Monday, October 22, 2012

Flax to linen experiment - breaking, scutching, and combing

Okay, here is a report on further progress in my growing flax for linen experiment. As previously posted, I grew some flax this past summer in order to see if I could turn it into spinnable fiber, and then into linen.
The next step in the process is breaking the retted flax to release the usable fibers. I let the retted flax dry out. My husband built me a flax break. You can find videos on YouTube that show people using antique flax breaks. Although I searched for a long time, I couldn't find any flax breaks, antique or otherwise, for sale anywhere (although I did find plans for building a good one), so I asked my husband to build me one (we didn't use the plans, we improvised).
Below are some pictures of me using my flax break to break the retted parts of the flax plant up in order to get to the durable flax fiber (click on any of the pictures to see them larger):

The arm of the break comes up, and then is smashed down onto the bundle of flax:

After breaking the flax, comes the scutching. You can look this up on YouTube, too. Basically, you're swiping away the bits of retted plant material that still cling to the fibers, and sort of fluffing the fibers up as well. In the picture below, you can see a bundle of retted flax on the table that hasn't been broken yet. In the foreground you can see me scutching some broken flax:

My scutching board is just that, simply a board. My scutching knife is made out of a wooden pizza paddle which is cut in half - it needs to be improved a bit, but it worked:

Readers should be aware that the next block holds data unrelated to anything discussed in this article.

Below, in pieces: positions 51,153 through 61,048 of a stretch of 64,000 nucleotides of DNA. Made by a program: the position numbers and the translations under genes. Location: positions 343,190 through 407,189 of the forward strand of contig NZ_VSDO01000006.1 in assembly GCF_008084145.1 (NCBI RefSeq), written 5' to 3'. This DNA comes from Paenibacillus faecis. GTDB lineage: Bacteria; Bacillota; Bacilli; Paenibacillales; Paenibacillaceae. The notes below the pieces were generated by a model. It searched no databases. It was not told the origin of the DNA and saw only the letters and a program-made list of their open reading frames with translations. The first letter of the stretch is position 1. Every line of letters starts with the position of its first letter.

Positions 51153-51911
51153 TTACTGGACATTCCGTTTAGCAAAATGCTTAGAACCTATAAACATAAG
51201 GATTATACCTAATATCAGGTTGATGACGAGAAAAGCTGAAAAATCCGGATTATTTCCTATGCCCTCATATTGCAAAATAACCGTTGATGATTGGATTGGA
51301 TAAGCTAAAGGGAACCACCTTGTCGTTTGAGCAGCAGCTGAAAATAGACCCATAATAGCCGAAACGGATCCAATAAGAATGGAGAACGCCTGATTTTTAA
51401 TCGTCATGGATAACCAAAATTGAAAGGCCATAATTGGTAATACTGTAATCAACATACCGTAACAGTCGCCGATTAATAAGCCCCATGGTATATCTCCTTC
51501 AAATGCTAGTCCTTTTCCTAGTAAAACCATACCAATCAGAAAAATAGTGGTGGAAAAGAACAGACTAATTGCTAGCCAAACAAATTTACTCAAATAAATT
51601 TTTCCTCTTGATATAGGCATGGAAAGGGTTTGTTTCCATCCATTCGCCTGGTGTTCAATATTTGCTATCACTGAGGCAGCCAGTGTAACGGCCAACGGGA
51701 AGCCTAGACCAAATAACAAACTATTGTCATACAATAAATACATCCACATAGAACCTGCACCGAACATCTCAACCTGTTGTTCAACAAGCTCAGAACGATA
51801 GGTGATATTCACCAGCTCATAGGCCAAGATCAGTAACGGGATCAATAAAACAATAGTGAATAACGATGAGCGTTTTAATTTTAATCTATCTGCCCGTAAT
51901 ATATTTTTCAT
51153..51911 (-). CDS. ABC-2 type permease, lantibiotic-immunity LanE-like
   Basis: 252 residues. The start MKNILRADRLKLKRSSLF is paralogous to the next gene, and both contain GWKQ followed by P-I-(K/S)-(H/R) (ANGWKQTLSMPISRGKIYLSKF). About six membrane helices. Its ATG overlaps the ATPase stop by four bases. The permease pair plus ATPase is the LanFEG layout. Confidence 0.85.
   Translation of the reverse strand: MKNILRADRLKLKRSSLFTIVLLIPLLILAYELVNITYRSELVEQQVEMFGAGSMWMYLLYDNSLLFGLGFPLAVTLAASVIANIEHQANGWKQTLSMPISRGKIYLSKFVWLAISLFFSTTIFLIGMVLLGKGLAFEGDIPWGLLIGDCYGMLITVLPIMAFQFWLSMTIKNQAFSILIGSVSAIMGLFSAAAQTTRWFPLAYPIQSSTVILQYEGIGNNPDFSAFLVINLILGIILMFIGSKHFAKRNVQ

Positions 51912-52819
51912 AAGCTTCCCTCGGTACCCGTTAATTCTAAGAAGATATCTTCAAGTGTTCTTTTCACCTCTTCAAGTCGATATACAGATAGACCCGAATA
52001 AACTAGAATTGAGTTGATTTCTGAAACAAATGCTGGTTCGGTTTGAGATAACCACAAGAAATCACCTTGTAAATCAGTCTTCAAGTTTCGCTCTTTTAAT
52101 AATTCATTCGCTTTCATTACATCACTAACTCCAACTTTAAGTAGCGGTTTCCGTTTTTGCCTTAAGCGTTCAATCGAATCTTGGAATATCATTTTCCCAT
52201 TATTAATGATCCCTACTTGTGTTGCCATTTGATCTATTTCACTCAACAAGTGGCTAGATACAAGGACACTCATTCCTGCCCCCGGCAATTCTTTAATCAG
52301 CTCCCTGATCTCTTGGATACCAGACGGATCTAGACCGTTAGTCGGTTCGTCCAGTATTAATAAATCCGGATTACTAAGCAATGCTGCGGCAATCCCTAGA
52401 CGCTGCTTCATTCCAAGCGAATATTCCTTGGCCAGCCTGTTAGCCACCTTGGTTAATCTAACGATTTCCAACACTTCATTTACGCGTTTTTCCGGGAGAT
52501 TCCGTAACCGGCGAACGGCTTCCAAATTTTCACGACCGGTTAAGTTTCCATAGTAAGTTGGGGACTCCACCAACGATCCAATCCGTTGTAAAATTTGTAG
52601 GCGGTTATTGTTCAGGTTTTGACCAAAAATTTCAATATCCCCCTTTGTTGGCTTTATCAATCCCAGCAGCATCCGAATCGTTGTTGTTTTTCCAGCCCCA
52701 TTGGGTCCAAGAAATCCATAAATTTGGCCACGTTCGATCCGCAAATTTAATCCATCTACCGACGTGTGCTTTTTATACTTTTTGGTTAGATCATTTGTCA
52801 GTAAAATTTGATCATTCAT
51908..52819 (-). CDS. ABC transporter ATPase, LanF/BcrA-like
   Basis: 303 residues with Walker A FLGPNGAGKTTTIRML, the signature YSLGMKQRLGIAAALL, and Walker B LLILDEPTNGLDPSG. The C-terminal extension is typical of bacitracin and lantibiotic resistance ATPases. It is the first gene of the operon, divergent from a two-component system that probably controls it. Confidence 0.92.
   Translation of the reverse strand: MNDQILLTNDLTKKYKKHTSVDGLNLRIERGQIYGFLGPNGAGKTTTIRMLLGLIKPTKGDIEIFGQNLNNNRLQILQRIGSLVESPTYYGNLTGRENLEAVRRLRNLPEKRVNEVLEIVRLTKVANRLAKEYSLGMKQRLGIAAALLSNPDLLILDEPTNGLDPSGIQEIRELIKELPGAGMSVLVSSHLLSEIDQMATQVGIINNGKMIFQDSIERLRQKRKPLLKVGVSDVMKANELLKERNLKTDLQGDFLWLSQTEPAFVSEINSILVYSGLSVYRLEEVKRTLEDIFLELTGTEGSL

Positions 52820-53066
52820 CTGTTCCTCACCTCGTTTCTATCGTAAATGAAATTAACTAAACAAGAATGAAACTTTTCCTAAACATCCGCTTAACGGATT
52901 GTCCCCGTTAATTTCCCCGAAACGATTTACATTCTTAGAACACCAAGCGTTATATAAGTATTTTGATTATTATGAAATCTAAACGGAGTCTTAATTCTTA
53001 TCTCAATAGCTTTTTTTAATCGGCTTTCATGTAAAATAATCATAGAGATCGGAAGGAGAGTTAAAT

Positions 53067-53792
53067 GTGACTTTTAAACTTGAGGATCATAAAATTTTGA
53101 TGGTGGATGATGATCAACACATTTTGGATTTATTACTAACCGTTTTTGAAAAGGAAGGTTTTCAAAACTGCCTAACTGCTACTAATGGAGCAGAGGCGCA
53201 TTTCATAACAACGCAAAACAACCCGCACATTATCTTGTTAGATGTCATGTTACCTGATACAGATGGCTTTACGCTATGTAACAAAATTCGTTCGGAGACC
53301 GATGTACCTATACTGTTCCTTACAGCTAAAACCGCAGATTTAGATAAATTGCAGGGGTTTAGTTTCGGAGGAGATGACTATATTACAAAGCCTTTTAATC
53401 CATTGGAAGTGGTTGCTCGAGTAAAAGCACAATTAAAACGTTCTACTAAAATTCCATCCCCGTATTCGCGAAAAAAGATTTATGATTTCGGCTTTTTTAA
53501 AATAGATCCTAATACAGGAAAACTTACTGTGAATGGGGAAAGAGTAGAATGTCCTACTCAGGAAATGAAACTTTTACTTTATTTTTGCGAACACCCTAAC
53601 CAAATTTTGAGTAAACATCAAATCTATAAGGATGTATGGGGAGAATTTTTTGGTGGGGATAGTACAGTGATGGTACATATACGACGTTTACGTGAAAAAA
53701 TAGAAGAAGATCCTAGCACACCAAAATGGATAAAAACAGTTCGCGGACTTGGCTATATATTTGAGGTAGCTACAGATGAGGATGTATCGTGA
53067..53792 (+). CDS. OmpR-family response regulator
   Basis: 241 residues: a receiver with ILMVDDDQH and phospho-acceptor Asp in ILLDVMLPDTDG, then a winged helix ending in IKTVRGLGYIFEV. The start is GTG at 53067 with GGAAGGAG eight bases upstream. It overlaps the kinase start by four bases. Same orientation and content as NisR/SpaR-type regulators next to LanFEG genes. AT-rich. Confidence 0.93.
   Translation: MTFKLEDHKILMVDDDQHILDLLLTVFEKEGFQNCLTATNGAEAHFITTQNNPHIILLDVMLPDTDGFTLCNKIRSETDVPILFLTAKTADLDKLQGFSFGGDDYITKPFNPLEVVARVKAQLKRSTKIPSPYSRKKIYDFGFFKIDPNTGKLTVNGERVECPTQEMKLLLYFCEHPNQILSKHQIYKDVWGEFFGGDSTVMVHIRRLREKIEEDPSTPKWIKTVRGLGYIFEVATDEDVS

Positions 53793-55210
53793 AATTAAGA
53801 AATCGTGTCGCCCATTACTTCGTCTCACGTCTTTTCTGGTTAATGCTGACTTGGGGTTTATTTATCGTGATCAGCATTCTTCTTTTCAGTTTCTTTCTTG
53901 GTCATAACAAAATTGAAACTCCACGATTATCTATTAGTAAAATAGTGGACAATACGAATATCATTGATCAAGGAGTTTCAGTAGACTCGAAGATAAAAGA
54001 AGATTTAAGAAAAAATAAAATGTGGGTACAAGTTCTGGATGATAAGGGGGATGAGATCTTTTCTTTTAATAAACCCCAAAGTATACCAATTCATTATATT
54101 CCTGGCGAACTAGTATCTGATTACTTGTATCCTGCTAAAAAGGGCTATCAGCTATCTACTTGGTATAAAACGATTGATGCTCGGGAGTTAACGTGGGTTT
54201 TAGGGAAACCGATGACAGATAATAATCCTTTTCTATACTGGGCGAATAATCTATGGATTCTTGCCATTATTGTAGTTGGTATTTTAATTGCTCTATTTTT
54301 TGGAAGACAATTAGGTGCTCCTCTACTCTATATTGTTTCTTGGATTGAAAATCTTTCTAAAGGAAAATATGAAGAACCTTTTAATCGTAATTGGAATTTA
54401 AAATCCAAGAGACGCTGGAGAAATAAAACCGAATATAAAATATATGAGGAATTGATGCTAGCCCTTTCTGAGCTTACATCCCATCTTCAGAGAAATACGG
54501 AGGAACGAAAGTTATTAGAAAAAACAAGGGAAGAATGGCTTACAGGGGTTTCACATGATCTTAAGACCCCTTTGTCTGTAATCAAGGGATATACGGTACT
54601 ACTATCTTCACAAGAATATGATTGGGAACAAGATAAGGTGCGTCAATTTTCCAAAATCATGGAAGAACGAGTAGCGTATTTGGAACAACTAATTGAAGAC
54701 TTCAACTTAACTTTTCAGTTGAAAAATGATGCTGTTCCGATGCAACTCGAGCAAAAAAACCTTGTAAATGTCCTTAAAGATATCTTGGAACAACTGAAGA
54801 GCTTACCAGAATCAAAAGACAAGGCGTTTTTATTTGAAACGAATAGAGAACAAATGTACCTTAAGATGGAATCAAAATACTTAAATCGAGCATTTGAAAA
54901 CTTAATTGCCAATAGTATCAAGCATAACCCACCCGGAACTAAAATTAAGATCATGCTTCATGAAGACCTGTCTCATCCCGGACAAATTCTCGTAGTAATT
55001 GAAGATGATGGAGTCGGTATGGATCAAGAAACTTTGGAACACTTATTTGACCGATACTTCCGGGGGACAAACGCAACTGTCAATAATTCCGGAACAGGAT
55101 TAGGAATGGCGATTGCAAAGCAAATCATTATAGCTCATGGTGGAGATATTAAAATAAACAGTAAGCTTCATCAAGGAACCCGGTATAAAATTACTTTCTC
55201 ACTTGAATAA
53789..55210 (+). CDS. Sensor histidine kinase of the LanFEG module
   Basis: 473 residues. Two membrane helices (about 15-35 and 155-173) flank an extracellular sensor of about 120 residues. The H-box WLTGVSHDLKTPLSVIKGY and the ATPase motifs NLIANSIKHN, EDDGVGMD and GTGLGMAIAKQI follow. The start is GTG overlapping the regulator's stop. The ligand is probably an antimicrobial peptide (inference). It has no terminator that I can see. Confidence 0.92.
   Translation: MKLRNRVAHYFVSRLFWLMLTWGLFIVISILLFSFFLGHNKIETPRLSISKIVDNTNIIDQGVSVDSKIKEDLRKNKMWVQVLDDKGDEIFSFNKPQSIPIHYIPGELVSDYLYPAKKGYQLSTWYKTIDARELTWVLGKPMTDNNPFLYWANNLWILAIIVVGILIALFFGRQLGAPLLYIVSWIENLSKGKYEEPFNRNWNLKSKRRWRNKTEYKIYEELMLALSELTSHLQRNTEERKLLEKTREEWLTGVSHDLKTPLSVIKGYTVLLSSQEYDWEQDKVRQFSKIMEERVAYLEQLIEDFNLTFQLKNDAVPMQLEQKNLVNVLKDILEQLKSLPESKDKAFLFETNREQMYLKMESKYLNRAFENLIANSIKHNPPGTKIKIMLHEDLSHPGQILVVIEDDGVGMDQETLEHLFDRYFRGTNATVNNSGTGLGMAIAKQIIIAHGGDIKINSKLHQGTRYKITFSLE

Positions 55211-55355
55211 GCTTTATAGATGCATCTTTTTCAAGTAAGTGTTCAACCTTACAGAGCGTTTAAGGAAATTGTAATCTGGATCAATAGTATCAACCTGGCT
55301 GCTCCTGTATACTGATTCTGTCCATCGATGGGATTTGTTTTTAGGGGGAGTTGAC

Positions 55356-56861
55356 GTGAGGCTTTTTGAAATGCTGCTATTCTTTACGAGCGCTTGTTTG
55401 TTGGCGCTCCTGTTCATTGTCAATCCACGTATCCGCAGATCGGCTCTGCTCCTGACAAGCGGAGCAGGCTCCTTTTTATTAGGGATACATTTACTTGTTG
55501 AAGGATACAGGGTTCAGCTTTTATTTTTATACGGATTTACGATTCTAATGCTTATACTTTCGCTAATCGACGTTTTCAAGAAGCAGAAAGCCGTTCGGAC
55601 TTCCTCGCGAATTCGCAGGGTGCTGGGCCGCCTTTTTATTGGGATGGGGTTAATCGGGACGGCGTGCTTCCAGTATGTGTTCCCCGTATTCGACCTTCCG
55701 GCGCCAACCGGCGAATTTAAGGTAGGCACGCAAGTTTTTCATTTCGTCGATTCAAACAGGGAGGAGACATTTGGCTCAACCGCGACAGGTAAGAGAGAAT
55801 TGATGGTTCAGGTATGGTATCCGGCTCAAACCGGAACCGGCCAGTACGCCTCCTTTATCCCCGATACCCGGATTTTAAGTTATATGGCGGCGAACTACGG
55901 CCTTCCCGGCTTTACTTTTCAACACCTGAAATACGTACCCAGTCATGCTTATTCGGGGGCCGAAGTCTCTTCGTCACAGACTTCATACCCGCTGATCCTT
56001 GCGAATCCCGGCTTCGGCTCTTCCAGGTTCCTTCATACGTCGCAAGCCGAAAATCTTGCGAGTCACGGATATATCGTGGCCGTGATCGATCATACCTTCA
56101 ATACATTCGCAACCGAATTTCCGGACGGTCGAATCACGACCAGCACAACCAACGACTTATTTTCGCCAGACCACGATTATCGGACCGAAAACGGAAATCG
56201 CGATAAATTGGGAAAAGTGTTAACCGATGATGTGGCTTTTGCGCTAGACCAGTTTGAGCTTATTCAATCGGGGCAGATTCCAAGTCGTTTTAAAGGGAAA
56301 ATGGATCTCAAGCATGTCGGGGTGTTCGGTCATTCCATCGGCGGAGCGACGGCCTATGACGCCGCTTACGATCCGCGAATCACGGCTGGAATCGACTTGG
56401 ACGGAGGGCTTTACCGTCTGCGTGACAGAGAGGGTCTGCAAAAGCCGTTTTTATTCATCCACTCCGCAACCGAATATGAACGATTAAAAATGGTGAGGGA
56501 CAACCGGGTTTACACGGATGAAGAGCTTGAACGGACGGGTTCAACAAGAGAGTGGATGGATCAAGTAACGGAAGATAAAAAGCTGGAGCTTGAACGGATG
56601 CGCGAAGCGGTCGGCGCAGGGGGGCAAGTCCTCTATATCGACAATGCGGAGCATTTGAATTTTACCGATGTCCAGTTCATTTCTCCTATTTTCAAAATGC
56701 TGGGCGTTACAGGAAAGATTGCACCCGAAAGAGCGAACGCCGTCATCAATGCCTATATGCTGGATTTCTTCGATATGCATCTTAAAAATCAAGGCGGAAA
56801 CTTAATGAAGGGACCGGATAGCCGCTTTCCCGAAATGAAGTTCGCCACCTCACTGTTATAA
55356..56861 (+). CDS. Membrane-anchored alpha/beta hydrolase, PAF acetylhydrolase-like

The fibers become a little cleaner and a little fluffier with scutching:

Next comes the combing. The combing is done with a flax hackle (there are a few different spellings). It seems that the only flax hackles you can get a hold of are antiques. After much searching, I found a very nice one, made in 1842, on eBay. I paid $70 and am very pleased with it. It's got a lot of nasty, sharp teeth, is still very sturdy, and works really well.
The flax is pulled through the teeth to further clean and straighten the fibers: 

Shorter fibers are left behind in the hackle, along with any remaining bits of retted plant material:

Lash on and pull through:

Repeat until the fibers are looking nice and smooth:


You can find YouTube videos showing this process, too. You can see below that the fibers are looking much nicer:

What's left behind in the teeth of the hackle is called tow flax. This can be used, too, as stuffing, or to make ropes or rougher cloth:

And here is some combed flax, ready for spinning:

Percentage-wise, you get much more tow flax than nice, long, spinnable flax. Only about 10% of the flax plant results on fiber, 7% of that is tow flax, and the remaining 3% is the nice, long spinnable fiber that will make nice linen.
Here is the tow flax I've collected so far:
I'm a tiny bit disappointed with the quality of my flax fiber. There are lots of things that may be in play here. My growing flax had to struggle through drought conditions, although I did try to keep it moist. My soil wasn't the best - although I did add manure, lime, and alfalfa (for nitrogen), I'm sure it wasn't enough. I'm not sure if I pulled it at the right time - timing of the harvest can affect the quality. And I'm not sure if I retted it for long enough, because it seems like it was hard to get the retted parts off of the desired fibers - but this could also be a factor of my break not being up to par with the flax breaks of yore, not to mention my scutching knife.
The next step will be spinning the fiber. I still have about half of my flax to break, scutch and comb, so it will be a while yet. Whew, this is a lot of work, but I'm have lots of fun and learning a lot.